Written text is everywhere, so much so that we can become oblivious to it. Aside from things you might see at your workplace or in the course of doing your job, here are some texts you might not think of, but you’re likely to have seen today already: 

 

  • street advertising  
  • food packaging  
  • public transport signage  
  • social media feed  
  • emails  
  • menus  
  • messaging e.g. WhatsApp  
  • mail  
  • laundry instructions 
  • streaming schedule 

 

It means that you can use these incidental reading opportunities whenever you come across them and make them part of your reading habit by using one of these three tips. 

 

Tip 1 

Set yourself a scanning challenge – find all the nouns, any words for people (man, girl, couple, family etc.), any words about food or health or shopping, any numbers in the text.  

Practise starting in the middle of the text, at the end of the text, on the right side, on the left side. It really doesn’t matter; the objective is to move your eyes quickly to find the information you have challenged yourself to find.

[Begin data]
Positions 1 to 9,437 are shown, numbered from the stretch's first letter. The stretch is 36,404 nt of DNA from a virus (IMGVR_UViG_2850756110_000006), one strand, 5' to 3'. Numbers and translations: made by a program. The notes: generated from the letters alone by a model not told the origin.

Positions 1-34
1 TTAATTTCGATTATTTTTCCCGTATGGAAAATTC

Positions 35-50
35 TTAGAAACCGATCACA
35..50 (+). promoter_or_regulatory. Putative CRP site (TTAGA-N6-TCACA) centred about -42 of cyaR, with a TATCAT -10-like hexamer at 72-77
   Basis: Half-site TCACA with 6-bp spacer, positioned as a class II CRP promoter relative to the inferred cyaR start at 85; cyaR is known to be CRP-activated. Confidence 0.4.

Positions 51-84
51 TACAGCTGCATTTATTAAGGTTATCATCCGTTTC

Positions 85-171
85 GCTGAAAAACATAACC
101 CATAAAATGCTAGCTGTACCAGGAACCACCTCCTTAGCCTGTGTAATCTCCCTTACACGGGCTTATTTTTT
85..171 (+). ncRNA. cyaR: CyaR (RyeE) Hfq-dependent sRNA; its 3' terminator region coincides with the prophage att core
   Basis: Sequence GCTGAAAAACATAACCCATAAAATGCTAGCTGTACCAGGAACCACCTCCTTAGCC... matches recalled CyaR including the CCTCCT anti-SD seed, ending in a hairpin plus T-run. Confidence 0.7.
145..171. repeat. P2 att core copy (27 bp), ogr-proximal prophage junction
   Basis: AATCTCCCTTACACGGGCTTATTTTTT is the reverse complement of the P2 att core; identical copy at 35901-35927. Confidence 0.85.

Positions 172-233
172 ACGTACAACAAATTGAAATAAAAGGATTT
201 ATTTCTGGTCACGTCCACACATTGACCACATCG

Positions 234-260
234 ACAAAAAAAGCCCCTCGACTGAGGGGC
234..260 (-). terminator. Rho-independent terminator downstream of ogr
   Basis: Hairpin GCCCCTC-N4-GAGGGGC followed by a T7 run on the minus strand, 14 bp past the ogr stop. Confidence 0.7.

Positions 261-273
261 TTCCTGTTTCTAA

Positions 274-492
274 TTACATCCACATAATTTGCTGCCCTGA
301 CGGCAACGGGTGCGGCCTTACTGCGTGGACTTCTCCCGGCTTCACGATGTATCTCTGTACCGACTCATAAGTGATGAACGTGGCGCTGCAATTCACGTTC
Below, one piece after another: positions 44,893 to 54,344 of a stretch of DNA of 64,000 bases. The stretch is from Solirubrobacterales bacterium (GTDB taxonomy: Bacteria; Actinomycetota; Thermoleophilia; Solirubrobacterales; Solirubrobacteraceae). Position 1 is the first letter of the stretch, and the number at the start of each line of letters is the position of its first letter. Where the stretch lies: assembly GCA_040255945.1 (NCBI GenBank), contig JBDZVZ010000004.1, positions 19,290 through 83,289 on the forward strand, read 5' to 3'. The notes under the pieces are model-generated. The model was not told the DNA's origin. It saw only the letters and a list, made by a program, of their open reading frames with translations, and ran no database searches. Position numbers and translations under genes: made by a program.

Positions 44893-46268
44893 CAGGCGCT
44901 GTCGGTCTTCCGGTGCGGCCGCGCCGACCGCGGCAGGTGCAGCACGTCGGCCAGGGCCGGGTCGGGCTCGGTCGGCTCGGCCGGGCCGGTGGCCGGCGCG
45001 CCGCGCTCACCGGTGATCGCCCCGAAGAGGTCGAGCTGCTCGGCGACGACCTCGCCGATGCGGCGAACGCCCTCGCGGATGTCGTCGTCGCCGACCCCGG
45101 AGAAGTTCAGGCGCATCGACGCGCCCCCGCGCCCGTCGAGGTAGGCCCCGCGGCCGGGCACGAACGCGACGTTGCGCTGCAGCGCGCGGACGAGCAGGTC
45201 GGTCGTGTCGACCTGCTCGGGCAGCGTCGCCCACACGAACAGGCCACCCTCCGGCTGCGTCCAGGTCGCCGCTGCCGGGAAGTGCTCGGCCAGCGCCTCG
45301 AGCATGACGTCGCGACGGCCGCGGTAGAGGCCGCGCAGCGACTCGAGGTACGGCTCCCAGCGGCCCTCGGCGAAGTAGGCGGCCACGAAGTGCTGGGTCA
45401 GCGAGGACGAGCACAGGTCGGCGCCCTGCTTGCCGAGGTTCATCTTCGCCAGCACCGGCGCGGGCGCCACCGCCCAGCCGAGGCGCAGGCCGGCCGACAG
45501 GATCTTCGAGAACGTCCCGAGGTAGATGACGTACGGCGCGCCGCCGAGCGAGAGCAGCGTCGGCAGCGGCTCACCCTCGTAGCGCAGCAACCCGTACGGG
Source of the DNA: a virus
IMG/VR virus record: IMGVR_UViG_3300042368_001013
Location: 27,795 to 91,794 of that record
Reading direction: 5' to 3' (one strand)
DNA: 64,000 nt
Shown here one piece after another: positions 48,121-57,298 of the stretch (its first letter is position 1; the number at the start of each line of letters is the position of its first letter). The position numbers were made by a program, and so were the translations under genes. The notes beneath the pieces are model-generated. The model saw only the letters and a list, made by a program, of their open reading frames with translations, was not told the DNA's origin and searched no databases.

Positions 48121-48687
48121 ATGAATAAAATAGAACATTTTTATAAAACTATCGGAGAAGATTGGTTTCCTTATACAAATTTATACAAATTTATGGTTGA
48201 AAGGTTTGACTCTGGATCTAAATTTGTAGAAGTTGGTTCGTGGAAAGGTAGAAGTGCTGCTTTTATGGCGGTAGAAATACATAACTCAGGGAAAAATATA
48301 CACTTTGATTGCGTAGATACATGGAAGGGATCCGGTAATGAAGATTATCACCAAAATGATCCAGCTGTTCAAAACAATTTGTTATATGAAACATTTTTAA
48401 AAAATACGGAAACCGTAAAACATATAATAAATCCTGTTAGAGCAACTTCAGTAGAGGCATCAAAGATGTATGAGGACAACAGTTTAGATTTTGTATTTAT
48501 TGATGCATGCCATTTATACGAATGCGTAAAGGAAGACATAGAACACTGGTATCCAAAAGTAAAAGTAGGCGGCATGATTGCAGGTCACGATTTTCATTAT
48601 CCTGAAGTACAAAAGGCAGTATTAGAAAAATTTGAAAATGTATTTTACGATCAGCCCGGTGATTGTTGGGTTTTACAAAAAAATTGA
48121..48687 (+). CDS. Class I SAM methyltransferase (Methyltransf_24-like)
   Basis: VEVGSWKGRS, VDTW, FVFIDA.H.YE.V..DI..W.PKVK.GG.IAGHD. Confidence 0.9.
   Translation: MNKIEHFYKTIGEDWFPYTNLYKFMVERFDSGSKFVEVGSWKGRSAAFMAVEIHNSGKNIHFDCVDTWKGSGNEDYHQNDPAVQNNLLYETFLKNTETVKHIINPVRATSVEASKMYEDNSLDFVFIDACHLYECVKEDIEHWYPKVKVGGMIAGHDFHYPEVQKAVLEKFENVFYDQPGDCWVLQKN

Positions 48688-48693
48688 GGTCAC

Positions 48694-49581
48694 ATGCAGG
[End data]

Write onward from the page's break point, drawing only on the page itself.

Tip 2 

Practise your gist skills anywhere you can see a slightly longer text. Perhaps set yourself 20-30 seconds to quickly read through the text (not focusing on understanding every word but picking up the main points) and then come up with a short statement in your head to explain what the gist of the message is. The idea is not to have a statement that covers everything in the text, but the main points the writer is trying to communicate. 

 

Tip 3 

Adverts or other marketing content are great texts to develop skills to understand the writer’s attitude. Find the adjectives and adverbs the writer has used. How do they make you feel about the topic (positive, negative, neutral)? What purpose does the writer have in this text? (to encourage you to buy something, to inform you etc.) 

 

What can you expect from building a reading habit? 

 

Reading regularly builds your reading fluency. A fluent reader can continue reading without any hesitation caused by lack of comprehension and for a good period of time without feeling tired or confused.  

 

For OET, Reading fluency depends on your ability to read for 45 minutes without feeling tired and without significant hesitation or need to re-read a sentence a number of times to understand its meaning.  

 

Reading for 45 minutes in one go is not something many healthcare professionals have the luxury of time for, but if you don’t build up your reading stamina, you might not finish all the questions in the test or get to the end feeling stressed and lacking in confidence about the accuracy of your answers. 

 

Reading enjoyment builds reading confidence, and this leads to reading fluency. All three together are a recipe for success in OET Reading. 

 

Learn more about each part of OET Reading:

Reading Part A Guide

Reading Part B Guide

Reading Part C Guide